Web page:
- gua sha
- dry needling
- electric stim
- KT Taping
- kinesiology guidance
While all were giving me some relief, none were lasting. I was interested in trying PRP after learning more about it and how it is touted for cell regeneration.
Before the injections were administered, my medical team performed an ultrasound exam so they could determine exactly the best areas in the joint to inject. This is an example of what can take place with a shoulder issue; obviously, PRP can be used for other joints and connective tissue. The shoulder cavity is larger than joints such as the wrist or ankle, so the imaging helped locate the most effective injection sites.
Here’s a video showing the ultrasound exam that was done. Once the ultrasound was done, it was also explained to me where the injections were to be made and why:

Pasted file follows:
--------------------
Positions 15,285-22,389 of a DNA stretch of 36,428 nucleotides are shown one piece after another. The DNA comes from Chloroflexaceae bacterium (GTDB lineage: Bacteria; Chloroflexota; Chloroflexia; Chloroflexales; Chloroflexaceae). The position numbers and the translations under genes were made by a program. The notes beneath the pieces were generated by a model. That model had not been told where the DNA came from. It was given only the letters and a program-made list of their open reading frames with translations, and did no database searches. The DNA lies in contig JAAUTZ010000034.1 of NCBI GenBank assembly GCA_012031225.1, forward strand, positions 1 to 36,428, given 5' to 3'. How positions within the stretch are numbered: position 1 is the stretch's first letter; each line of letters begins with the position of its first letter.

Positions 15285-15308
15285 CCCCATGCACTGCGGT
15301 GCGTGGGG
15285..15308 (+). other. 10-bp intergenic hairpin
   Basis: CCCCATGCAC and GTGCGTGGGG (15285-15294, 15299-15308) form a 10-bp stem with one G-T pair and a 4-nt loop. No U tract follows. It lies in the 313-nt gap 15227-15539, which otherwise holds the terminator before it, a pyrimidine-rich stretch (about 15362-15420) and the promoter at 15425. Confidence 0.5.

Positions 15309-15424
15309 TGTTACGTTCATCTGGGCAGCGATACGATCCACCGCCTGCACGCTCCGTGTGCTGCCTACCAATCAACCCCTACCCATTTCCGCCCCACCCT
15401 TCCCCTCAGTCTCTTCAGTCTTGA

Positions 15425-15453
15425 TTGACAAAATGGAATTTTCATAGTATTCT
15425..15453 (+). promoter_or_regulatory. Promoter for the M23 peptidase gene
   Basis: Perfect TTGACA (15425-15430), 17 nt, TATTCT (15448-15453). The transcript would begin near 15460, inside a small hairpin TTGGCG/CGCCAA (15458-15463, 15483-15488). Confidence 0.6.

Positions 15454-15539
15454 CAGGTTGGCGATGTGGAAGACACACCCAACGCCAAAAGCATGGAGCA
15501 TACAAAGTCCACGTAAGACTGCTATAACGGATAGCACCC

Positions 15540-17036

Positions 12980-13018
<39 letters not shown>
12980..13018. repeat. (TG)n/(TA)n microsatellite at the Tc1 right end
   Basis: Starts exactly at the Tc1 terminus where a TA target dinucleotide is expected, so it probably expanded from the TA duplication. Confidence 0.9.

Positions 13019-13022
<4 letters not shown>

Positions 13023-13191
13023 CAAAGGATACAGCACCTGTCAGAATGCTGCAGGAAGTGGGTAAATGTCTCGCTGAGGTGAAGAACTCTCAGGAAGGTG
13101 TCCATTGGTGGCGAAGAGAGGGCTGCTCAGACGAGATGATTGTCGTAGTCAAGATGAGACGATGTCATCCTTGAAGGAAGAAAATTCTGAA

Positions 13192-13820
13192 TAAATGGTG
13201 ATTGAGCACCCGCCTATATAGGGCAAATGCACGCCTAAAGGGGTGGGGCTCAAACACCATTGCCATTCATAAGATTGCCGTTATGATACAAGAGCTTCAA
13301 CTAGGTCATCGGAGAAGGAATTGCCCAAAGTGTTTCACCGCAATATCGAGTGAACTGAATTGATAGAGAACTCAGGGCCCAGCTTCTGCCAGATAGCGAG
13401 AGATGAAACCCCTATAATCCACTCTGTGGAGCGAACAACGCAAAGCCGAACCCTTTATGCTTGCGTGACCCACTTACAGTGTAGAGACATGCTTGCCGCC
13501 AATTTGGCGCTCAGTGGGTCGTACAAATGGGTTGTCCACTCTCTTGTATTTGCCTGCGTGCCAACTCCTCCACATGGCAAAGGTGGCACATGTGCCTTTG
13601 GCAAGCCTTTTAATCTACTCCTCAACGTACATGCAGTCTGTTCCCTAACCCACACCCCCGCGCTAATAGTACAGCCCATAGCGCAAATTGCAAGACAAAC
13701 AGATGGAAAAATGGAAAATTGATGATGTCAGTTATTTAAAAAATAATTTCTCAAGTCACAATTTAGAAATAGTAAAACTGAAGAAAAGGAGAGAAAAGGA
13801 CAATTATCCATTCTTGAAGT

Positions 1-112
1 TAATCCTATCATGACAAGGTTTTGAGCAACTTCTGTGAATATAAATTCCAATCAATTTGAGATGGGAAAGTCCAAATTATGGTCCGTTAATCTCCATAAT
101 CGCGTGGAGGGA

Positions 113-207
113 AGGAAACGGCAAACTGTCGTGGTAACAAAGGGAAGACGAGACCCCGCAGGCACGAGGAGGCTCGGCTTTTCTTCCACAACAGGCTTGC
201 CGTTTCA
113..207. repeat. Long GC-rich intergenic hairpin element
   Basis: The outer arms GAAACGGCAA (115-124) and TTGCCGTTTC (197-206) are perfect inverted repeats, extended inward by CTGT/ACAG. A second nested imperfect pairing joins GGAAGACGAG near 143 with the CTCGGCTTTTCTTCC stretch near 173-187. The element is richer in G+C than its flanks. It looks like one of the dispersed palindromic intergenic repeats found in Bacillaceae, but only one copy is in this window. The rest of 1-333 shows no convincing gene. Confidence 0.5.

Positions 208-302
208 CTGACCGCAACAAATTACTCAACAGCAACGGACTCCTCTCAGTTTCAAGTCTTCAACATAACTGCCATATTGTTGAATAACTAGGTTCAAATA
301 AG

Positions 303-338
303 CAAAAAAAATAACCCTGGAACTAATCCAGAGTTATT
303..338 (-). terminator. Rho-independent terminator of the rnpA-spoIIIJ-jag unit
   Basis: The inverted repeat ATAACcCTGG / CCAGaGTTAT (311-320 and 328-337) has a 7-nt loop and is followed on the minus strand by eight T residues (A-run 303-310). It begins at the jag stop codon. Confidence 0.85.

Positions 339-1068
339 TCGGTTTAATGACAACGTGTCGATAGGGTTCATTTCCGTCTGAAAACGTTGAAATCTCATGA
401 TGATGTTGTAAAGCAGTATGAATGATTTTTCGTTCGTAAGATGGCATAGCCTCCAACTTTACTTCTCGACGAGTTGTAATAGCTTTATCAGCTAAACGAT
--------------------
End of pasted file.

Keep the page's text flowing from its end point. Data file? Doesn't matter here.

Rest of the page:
I went through three rounds of injections, the first in January 2019. Each subsequent round of injections was done two weeks following the last one, respectively. Research indicates that PRP tends to be more effective over a period of time,
Plus, the fact that my shoulder pain was chronic, played a role in deciding on multiple rounds of injections. If you are considering PRP treatment, it is important to have these important discussions with your treatment team while taking medical considerations into account.
We spread the three rounds of injections over 6 weeks. The first one was January 17, the second one was January 31 and the final injection was February 14. PRP tends to be more effective over a 6-month time frame than short-term (3-6 weeks) corticosteroid injections, with results peaking 6-9 months after the final injection. (Fedato et al., 2019; Lin et al., 2019). Not to mention that corticosteroid injections oftentimes don’t treat the root cause of the issue.